Will an "Exaflood" Slow Net Traffic?

Posted on August 16, 2007 - 7:39am.

Note: The word "exaflood" is worth watching and should be associated with the elimination of net neutrality since many of those engaged in this creative writing have that intention. Also, watch the Internet Innovation Alliance and their member orgs carefully.

from: Tech Policy Summit Blog

Will an "Exaflood" Slow Net Traffic?

The Wall Street Journal (sub required) published a story yesterday about whether or not the Internet's infrastructure is reaching its capacity with the increased usage of bandwidth-intensive apps like video, VoIP and peer-to-peer file swapping. Here's a snippet from the Journal:

"One of the key possibilities for 2007 is that the Internet could be approaching its capacity," analysts at Deloitte Touche Tohmatsu wrote in a January report. "Our belief is we'll start to see some brownouts or service slowdowns or service issues," says Phil Asmundson, the national managing partner leading Deloitte & Touche USA's Telecommunications practice.

But some analysts and Internet companies such as Google Inc. play down the idea that there's an impending crunch, pointing to the forecasters' poor track record of predicting such problems. There are also political implications to the debate. As part of the "network neutrality" scuffle in Washington, telecommunications companies say Internet companies should help foot the bill for more data lines and equipment if they're sending lots of video traffic at high speed to consumers."

While it's not exactly a new debate, the growing popularity of online video in particular has made the issue a hot topic. Research from Cisco Systems predicts that video will be responsible for as much as 30% of all consumer Internet traffic in 2011, up from 9% last year. Cisco is one of those that is confident that new technologies can enable the Internet's infrastructure to handle that and more. According to the Journal, Paul Bosco, Cisco's VP for video and broadband initiatives reassures that network operators and providers are "staying ahead of the curve."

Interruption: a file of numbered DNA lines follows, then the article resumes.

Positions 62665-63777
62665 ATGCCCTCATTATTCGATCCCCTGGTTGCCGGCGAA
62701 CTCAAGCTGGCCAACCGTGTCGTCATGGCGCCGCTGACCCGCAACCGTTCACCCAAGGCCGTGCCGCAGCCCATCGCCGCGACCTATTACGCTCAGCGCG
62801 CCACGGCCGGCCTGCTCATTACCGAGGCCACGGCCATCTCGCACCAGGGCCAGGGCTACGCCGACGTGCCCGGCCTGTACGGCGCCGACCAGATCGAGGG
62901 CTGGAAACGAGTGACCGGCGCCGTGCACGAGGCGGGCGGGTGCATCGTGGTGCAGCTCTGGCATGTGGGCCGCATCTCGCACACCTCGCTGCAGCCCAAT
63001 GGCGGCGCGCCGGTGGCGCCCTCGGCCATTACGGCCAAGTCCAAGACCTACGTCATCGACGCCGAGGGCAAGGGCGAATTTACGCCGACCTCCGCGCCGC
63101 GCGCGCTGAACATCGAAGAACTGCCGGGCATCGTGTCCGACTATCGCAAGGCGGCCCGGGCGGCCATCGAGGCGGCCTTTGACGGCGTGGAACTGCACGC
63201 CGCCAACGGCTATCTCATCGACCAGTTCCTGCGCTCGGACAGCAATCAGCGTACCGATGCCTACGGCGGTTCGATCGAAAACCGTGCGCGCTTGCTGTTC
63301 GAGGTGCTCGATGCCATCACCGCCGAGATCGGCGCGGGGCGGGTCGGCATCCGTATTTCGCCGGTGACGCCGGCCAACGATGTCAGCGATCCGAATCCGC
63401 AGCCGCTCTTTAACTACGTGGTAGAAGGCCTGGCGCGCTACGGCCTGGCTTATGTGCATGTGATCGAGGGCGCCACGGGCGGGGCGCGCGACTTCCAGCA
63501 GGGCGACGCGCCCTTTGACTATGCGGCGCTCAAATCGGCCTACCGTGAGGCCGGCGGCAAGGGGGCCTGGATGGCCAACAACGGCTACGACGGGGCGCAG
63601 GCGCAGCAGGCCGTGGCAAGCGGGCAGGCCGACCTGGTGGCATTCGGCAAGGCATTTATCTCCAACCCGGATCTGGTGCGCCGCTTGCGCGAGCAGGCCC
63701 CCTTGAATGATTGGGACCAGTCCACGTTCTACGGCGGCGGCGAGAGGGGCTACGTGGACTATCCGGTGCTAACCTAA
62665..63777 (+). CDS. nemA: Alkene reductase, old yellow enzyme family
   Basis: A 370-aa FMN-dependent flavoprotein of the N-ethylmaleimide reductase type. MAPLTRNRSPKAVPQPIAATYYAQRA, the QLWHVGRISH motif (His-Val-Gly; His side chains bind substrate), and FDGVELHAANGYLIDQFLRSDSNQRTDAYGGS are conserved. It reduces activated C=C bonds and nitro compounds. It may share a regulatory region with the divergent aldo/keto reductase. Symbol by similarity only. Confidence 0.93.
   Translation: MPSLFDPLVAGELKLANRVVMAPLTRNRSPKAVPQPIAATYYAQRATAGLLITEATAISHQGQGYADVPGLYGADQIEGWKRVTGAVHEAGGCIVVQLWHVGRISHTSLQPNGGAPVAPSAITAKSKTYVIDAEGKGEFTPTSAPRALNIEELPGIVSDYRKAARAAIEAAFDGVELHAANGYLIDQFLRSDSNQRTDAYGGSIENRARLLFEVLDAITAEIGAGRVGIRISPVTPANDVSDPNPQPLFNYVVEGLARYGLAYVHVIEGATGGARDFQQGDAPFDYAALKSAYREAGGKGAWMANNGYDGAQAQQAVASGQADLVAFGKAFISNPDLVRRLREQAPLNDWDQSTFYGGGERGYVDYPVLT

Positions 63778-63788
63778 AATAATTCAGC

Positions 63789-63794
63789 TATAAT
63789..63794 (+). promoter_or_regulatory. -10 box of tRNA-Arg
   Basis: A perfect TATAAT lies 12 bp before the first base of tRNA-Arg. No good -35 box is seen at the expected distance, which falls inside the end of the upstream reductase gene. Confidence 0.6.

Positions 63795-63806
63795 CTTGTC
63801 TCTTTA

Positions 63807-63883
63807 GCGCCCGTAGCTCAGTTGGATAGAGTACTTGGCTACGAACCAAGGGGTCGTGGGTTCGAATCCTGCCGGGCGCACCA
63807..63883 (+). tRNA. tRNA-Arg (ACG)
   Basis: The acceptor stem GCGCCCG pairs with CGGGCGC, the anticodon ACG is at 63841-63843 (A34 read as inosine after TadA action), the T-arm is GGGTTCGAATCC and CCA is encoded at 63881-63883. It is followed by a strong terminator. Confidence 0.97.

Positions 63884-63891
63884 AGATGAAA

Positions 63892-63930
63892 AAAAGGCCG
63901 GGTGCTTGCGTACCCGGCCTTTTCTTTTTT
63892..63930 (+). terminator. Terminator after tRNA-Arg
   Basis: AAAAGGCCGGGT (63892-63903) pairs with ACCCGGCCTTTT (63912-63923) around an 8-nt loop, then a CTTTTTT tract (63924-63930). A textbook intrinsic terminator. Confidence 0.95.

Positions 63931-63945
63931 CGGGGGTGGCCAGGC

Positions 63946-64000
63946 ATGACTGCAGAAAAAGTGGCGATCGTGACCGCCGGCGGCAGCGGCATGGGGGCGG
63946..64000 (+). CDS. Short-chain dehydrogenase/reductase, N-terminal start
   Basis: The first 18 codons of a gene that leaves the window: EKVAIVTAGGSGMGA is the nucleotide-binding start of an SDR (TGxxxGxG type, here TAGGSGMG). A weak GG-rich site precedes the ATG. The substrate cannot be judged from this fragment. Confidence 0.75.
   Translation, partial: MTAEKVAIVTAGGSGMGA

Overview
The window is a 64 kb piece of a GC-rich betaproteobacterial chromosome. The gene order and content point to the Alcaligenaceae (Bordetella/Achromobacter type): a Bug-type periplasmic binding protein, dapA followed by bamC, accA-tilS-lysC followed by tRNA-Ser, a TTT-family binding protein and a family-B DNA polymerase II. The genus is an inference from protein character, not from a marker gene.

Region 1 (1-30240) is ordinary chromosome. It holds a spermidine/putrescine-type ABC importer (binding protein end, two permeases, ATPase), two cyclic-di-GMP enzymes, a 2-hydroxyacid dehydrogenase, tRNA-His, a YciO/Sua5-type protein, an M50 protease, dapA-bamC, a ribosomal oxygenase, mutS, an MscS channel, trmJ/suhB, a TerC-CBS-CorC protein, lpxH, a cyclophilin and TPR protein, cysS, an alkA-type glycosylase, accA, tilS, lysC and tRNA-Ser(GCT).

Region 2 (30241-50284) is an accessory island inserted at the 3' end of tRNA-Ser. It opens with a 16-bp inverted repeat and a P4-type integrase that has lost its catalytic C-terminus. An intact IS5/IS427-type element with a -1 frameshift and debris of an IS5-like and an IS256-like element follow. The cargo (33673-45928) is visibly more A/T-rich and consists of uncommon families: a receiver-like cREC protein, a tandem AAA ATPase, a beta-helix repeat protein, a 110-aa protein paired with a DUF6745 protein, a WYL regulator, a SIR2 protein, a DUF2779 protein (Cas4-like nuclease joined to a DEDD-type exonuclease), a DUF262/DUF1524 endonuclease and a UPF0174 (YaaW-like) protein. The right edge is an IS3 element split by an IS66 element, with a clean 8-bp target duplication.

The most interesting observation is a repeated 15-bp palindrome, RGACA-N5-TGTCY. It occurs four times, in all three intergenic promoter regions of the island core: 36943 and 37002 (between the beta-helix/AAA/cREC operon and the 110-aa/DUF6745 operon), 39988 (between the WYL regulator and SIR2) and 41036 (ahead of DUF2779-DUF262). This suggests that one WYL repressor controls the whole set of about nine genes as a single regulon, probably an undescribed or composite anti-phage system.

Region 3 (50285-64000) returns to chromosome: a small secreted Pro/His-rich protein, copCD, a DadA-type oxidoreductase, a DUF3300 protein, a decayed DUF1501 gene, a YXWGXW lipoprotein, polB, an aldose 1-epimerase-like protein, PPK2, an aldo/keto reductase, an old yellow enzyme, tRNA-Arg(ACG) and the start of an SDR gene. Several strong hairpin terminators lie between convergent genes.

That's not good enough for a new group called the Internet Innovation Alliance (IIA), which issued a press release yesterday that said: "We're pleased Cisco pointed out an emerging problem regarding the exponential increase in data on the internet. However, we believe this explosion of content - coined the exaflood - is straining the Internet's capacity to deliver innovative new applications that will benefit consumers and our economy."

IIA, whose members include a variety of companies and non-profits including AT&T and Nortel (see the complete list here), wasn't mentioned in the WSJ's article. Still, the group is doing its best to build awareness of a pending "exaflood" of Net traffic. It wants policymakers to promote competition between broadband providers, while avoiding excessive regulation. A couple of the policy initiatives it supports are video franchise reform and a permanent moratorium on Internet taxes.

UPDATE: You can download a PDF of Cisco's infrastructure capacity study, called "The Exabyte Era" here.